Syria criticizes Turkey's request for NATO missiles
Syria on Friday denounced as "a new provocation" a a request by Turkey to deploy NATO Patriot missiles on their shared border, dpa reported.
"Syria is holding (Turkish Prime Minister Recep Tayyip) Erdogan responsible for the militarization of the situation on the border," Syrian state television cited an unnamed official at the Foreign Ministry as saying.
Turkey has asked its NATO partners earlier this week to deploy surface-to-air Patriot missiles to protect its troubled border with Syria.
Relations have soured between the two neighbours after Turkey's border villages were hit by artillery fire from Syria, killing five Turkish civilians.
The Syrian reaction to Ankara's request came shortly after Syrian President Bashar al-Assad met Iranian parliamentary Speaker Ali Larijani in the capital Damascus.
Syrian television quoted al-Assad as telling Larijani that Damascus is pursuing "efforts to achieve national dialogue while fighting terrorism."
Al-Assad's government has frequently portrayed its crackdown on the opposition as a fight against terrorism.
Larijani, whose country is a key ally of al-Assad, later on Friday arrived in the Lebanese capital Beirut as part of a regional tour that includes a stop in Turkey.
The Iranian Mehr news agency quoted Larijani as saying that his tour was part of Tehran's efforts to "try and find a solution to the Syrian problem."
Al-Assad's troops and opposition fighters Friday clashed inside the northern city of Aleppo, the scene of fighting for the last four months, reported the opposition Syrian Observatory for Human Rights. It gave no casualty figures.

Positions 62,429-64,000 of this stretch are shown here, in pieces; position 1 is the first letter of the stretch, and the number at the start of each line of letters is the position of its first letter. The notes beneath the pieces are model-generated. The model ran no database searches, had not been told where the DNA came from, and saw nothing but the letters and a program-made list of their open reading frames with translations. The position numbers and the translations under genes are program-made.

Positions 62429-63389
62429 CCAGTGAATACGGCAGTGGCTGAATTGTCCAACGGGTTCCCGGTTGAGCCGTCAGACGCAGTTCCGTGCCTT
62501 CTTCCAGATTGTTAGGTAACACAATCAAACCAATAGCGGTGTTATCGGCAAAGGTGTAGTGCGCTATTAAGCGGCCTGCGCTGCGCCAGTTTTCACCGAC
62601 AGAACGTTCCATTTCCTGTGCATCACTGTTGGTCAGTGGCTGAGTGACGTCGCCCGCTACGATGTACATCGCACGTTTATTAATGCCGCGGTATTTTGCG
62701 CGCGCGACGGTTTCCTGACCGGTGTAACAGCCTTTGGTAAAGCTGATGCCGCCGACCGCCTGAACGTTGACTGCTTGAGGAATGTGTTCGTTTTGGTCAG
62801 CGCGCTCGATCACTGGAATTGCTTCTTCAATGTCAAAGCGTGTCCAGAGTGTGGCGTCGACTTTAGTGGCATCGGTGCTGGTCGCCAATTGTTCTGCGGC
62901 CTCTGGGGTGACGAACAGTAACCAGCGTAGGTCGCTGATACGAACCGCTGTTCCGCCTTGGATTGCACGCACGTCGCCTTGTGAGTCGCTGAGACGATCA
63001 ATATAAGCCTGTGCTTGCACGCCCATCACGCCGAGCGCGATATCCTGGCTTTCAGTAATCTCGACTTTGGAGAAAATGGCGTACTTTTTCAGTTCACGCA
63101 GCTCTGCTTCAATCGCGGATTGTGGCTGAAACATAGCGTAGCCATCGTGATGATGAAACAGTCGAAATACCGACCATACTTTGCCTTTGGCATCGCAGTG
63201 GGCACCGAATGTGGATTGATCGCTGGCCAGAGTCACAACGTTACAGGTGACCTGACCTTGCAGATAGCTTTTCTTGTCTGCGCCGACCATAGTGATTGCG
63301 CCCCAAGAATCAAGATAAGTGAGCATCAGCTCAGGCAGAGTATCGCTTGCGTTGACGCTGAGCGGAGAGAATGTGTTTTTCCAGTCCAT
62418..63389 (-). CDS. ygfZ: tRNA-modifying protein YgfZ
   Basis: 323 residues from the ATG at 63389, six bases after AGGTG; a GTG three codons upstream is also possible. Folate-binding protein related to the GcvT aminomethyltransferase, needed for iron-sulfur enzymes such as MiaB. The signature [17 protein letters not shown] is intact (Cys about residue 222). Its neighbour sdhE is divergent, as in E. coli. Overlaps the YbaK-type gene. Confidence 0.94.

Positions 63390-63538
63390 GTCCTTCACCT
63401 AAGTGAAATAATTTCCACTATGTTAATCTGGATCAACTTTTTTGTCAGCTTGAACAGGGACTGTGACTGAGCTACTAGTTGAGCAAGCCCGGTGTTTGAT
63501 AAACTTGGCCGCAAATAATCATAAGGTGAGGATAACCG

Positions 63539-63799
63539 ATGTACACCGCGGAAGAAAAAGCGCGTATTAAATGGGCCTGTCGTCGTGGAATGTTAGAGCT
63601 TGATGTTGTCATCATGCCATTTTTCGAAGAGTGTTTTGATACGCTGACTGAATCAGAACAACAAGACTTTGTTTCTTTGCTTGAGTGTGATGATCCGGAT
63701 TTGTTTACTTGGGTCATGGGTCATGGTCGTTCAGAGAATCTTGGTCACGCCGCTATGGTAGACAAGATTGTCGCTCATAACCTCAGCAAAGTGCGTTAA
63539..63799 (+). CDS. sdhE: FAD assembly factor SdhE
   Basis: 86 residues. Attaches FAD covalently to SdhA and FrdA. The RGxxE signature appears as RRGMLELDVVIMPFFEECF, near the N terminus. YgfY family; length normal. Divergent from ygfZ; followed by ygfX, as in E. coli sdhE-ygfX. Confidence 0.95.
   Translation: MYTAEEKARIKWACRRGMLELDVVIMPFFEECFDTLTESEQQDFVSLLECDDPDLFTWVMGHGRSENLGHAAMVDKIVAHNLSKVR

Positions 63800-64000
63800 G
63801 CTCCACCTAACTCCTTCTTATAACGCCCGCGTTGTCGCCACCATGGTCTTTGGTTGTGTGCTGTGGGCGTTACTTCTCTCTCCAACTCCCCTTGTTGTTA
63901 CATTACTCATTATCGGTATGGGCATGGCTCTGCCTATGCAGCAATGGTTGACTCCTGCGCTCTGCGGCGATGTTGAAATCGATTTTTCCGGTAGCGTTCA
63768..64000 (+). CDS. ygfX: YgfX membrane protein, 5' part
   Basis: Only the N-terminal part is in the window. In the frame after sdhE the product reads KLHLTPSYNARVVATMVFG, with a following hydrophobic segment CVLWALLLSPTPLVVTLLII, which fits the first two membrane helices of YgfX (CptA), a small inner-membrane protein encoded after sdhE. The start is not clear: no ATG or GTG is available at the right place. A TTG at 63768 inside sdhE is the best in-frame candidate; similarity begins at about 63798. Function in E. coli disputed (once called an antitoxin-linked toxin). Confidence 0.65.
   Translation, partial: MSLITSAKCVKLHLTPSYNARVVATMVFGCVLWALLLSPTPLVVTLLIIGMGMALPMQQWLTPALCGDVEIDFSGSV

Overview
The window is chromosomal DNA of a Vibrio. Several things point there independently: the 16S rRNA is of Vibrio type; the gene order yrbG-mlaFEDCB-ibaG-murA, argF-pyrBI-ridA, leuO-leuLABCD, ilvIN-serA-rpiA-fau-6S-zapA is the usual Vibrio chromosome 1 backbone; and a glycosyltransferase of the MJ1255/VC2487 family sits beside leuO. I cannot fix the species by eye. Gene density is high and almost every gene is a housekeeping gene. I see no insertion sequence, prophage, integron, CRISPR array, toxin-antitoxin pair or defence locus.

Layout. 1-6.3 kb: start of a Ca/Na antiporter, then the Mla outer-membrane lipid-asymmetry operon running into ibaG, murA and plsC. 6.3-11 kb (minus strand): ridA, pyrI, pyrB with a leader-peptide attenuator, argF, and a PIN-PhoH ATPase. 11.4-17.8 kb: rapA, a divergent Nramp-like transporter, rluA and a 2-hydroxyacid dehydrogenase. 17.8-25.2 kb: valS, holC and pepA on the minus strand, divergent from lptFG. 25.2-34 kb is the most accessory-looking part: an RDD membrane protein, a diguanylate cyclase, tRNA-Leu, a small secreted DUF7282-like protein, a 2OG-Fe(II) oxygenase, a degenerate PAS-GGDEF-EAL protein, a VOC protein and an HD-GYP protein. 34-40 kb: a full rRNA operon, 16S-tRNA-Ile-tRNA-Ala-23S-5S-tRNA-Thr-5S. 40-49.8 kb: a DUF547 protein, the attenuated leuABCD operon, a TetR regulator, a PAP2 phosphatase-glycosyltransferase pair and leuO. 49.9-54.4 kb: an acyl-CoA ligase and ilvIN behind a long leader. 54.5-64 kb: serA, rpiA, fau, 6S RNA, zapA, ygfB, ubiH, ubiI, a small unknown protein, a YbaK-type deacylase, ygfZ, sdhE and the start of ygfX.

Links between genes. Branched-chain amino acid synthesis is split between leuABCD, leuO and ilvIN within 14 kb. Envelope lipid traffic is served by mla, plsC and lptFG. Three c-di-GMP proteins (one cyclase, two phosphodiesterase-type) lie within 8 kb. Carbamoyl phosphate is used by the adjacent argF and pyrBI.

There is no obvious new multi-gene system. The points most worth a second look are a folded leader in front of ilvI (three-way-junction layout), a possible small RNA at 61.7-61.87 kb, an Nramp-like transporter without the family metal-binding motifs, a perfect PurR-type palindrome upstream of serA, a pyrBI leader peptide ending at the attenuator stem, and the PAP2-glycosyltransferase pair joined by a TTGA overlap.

Both sides battled in the area of Zabdani in the eastern part of Damascus, and Darya on its outskirts, said activists.
A car bomb exploded near a government checkpoint in the northern province of Idlib, killing at least three army soldiers and wounding 15, added the Britain-based watchdog.
At least 40,000 people have been killed in Syria since a revolt against al-Assad's rule started in March last year, according to the opposition.
News from Syria cannot be independently verified, as authorities are barring most foreign media from the country.
Qatar, an outspoken critic of al-Assad's regime, Friday asked a newly created Syrian opposition coalition to appoint an ambassador to the Gulf state, the first such move by an Arab country.
"The Qatari request aims to strengthen the goals of the Syrian National Coalition of Opposition and Revolutionary Forces to achieve the hopes of the Syrian people," the Qatari state news agency quoted a Foreign Ministry official as saying.
Britain, France and six Gulf Arab countries, including Qatar, have recognized the new coalition, launched earlier this month to present a united front against al-Assad's government.